Equatorial Guinea confirms outbreak of Marburg virus, nine persons dead: WHO
At least nine people have died in Equatorial Guinea from the "outbreak" of the Marburg virus, which causes hemorrhagic fever and is similar to the 'Ebola' disease, World Health Organization (WHO) said.
In a press statement, WHO said that Equatorial Guinea confirmed its first-ever outbreak on Monday (local time) after the nine people's samples turned out positive for the Marburg virus disease.
As per the statement, the advance teams have been deployed in the affected districts to trace contacts, isolate and provide medical care to people showing symptoms of the disease.
WHO is deploying health emergency experts in epidemiology, case management, infection prevention, laboratory, and risk communication to support the national response efforts and secure community collaboration in outbreak control.
WHO is also facilitating the shipment of laboratory glove tents for sample testing as well as one viral hemorrhagic fever kit that includes personal protective equipment that can be used by 500 health workers.
"Marburg is highly infectious. Thanks to the rapid and decisive action by the Equatorial Guinean authorities in confirming the disease, emergency response can get to full steam quickly so that we save lives and halt the virus as soon as possible," said Dr. Matshidiso Moeti, WHO Regional Director for Africa.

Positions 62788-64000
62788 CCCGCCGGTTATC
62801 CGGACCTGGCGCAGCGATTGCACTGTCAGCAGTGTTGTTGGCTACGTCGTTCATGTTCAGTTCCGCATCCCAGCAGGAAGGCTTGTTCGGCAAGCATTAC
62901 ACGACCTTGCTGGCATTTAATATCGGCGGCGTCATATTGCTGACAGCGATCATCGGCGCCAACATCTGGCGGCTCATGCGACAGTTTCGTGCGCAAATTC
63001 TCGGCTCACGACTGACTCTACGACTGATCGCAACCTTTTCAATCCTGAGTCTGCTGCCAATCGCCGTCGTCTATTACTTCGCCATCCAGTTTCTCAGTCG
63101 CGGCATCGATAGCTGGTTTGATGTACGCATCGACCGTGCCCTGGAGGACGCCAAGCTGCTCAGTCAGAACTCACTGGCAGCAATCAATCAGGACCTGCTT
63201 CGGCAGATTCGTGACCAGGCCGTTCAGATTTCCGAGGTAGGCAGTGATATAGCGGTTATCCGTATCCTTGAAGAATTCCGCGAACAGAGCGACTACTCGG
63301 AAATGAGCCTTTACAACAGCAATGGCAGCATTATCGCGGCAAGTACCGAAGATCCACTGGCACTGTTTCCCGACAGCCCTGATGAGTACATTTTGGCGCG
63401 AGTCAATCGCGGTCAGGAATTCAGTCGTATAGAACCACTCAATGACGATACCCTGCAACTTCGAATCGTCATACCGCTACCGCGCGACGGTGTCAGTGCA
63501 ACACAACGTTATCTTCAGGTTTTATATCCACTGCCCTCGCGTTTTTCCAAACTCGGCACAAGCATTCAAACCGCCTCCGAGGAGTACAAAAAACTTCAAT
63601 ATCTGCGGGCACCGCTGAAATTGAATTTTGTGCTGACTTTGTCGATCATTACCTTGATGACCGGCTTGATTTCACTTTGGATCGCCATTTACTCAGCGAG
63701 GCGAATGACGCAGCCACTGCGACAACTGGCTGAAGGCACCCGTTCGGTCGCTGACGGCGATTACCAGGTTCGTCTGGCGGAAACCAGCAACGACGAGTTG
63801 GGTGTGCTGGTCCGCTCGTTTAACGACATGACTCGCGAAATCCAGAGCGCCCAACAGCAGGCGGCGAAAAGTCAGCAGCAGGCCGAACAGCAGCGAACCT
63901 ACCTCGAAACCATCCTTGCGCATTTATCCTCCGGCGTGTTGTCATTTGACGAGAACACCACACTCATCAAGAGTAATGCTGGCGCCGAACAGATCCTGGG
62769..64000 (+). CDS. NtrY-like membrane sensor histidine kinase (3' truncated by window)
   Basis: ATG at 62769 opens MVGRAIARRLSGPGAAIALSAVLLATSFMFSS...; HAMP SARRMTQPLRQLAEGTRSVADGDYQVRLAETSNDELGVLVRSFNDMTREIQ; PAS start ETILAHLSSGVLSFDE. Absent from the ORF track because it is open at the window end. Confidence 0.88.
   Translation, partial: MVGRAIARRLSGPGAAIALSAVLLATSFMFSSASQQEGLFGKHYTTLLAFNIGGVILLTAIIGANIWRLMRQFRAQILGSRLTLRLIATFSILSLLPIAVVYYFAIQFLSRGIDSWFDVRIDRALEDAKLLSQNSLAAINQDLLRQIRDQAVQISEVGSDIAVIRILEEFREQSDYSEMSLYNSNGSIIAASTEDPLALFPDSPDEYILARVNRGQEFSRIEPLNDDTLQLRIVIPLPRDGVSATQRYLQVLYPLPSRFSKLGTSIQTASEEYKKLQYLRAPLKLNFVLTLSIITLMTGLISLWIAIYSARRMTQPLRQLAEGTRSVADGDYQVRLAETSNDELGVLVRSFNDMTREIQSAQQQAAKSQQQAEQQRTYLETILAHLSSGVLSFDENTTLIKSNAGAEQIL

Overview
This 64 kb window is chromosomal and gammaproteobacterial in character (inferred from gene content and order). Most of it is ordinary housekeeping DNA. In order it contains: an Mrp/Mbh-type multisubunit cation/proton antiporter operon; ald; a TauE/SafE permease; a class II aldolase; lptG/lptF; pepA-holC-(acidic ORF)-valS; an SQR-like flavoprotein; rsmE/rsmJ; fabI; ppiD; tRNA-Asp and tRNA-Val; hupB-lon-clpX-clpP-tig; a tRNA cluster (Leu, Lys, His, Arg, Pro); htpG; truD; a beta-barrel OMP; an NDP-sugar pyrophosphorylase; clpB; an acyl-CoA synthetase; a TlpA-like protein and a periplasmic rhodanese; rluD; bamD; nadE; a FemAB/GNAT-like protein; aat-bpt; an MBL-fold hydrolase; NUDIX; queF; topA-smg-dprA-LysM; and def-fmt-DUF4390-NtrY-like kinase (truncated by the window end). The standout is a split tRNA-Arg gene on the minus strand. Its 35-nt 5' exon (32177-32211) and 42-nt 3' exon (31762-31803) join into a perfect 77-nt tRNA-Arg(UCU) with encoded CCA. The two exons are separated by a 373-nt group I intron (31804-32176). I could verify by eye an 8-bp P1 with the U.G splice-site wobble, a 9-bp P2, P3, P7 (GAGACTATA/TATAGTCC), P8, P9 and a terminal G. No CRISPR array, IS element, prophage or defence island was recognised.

According to the WHO, the Marburg virus disease is a highly virulent disease with a fatality ratio of up to 88 per cent. It is in the same family as the virus that causes Ebola virus disease. Illness caused by the Marburg virus begins abruptly, with high fever, severe headache, and severe malaise. Many patients developed severe hemorrhagic symptoms within seven days.
The virus is transmitted to people from fruit bats and spreads among humans through direct contact with the bodily fluids of infected people, surfaces, and materials.
Till now, there are no vaccines or treatments found to treat the virus, however, there is supportive care that can improve the survival chances.
A range of potential treatments, including blood products, immune therapies, and drug therapies, as well as candidate vaccines with phase 1 data are being evaluated.
Meanwhile, Health Minister of Equatorial Guinea Mitoha Ondo'o Ayekaba said that the country had "declared today (Tuesday) the health alert for a Marburg hemorrhagic fever in the province of Kie-Ntem and in the (neighboring) district of Mongomo", according to Africanews.
A "containment plan has been put in place" in close collaboration with the UN World Health Organization (WHO) "to deal with the epidemic" in this area covered by dense equatorial forest in the eastern part of the country's mainland, which also includes two main islands.
The Marburg virus is transmitted to humans by fruit bats and is spread in humans through direct contact with the body fluids of infected persons, or with surfaces and materials, reported Africanews.
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